**NumPy can be so much faster** with the careful use of concurrency.

This includes built-in multithreaded algorithms via BLAS threads, the use of thread pools to execute NumPy functions in parallel, and efficient shared memory methods for sharing arrays between Python processes.

This course provides you with a **7-day crash course in concurrency for NumPy**.

You will get a taste of what is possible and hopefully, skills that you can bring to your next project.

Let’s get started.

## Concurrent NumPy Overview

Hi, thanks for your interest in Concurrent NumPy.

This course is divided into 7 lessons. You can complete them at your own pace, but it might be fun to bookmark this page and complete one per day.

You have a lot of fun ahead, including:

**Lesson 01**: Faster NumPy With Concurrency (today)**Lesson 02**: Configure NumPy BLAS Threads**Lesson 03**: Multithreaded NumPy Functions**Lesson 04**: NumPy Releases the GIL**Lesson 05**: Faster NumPy Tasks with Thread Pool**Lesson 06**: Combine BLAS and Python Threads**Lesson 07**: Share NumPy array with ctype RawArray

You can download a .zip of all the source code for this course here:

Your first lesson is just below.

Before you dive in, a quick question:

**Why are you interested in Concurrent NumPy?**

Let me know in the comments.

Run loops using all CPUs, download your FREE book to learn how.

## Lesson 01: Faster NumPy With Concurrency

Concurrency in NumPy was not an afterthought.

NumPy is how we represent arrays of numbers in Python.

It is so widely used that it is the center of an ecosystem with many libraries built on top of it such as SciPy, Pandas, scikit-learn, Matplotlib, TensorFlow, and so much more.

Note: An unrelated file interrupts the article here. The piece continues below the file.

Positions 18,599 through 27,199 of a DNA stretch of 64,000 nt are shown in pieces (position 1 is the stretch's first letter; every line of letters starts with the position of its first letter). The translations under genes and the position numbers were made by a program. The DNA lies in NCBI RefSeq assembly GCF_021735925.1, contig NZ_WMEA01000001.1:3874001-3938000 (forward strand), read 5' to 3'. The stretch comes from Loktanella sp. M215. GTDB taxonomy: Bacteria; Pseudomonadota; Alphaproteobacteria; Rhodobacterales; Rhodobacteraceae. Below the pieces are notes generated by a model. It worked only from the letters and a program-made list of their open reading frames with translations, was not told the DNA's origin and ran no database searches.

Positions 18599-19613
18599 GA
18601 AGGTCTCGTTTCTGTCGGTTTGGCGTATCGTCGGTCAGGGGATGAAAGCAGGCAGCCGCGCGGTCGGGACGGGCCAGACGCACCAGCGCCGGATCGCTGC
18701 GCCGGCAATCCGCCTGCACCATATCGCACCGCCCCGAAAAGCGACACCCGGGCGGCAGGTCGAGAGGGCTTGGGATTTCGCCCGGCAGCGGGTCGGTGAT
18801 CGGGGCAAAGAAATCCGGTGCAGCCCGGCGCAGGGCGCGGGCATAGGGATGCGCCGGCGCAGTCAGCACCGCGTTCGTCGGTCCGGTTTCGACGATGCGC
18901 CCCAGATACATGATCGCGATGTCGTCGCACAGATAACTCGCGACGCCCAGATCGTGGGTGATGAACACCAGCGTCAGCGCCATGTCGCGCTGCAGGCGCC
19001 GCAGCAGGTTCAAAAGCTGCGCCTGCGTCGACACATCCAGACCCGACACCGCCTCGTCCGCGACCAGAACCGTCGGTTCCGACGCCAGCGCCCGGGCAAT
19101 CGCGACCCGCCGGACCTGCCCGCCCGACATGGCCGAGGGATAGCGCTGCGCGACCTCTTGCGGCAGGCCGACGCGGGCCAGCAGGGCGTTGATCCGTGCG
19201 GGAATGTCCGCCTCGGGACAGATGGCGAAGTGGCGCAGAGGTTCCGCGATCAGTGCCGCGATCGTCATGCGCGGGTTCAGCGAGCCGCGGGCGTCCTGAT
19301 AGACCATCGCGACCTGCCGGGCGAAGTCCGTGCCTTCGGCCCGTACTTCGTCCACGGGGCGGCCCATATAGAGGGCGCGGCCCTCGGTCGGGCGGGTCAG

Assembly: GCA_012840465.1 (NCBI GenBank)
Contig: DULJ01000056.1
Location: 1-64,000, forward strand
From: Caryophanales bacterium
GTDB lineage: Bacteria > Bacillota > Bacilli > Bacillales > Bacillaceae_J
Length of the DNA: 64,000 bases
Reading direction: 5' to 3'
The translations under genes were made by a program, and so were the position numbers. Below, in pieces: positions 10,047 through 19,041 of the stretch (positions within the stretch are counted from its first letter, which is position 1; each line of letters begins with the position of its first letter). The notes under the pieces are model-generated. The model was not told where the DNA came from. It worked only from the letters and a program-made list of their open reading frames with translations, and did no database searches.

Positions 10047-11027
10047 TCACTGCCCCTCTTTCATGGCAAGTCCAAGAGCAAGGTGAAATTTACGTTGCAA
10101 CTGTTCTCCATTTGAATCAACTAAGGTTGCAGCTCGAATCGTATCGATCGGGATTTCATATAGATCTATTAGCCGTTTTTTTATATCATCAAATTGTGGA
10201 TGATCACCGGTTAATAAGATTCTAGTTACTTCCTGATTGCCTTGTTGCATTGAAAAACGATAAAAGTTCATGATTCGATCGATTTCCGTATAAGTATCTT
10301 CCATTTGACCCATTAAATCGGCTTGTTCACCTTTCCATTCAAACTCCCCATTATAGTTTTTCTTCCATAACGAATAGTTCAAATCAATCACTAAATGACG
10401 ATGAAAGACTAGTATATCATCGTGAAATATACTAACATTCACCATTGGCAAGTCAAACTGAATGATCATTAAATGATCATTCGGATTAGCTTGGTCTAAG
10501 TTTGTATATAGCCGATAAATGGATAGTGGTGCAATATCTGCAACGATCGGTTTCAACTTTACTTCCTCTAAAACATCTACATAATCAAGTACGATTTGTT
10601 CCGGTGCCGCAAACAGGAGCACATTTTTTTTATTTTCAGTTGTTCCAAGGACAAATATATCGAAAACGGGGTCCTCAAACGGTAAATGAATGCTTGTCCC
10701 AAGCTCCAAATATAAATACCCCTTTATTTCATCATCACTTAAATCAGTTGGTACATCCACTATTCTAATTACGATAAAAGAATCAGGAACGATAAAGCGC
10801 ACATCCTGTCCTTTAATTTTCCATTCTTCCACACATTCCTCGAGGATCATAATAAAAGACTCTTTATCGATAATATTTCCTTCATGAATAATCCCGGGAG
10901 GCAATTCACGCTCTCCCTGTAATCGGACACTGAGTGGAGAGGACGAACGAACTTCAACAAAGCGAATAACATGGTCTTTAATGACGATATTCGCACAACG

NumPy programs can be made much faster by adding concurrency.

There are 4 key aspects to NumPy concurrency, they are:

- Many NumPy algorithms are already multithreaded.
- Manny NumPy functions release the GIL.
- Many NumPy tasks can be accelerated with thread pools.
- NumPy arrays can be shared efficiently between processes.

Let’s consider each of these aspects in turn.

### 1. Faster NumPy With BLAS Threads

BLAS and LAPACK are general specifications for linear algebra math functions.

Many free or open-source libraries implement these specs, such as OpenBLAS, MKL, ATLAS, and more.

We don’t need to know much about these libraries other than they are really fast!

They are implemented in C and FORTRAN under the covers and use platform-specific tricks and CPU instructions to make code faster.

They also implement functions using multithreaded algorithms.

Knowing about BLAS and how to configure the number of BLAS threads that NumPy will use in our programs can offer a big speed-up.

### 2. NumPy Functions Release The GIL

The Python interpreter is implemented using a Global Interpreter Lock or GIL.

This ensures that the Python interpreter is thread-safe, but prevents more than one Python thread from running at a time, while the lock is held.

Importantly, NumPy will release the GIL.

This means that we can execute multiple Python threads concurrently and achieve full parallelism.

### 3. Faster NumPy With Thread Pools

Because most NumPy functions release the GIL, we can parallelize NumPy tasks with Python threads.

Many NumPy array operations are applied element-wise.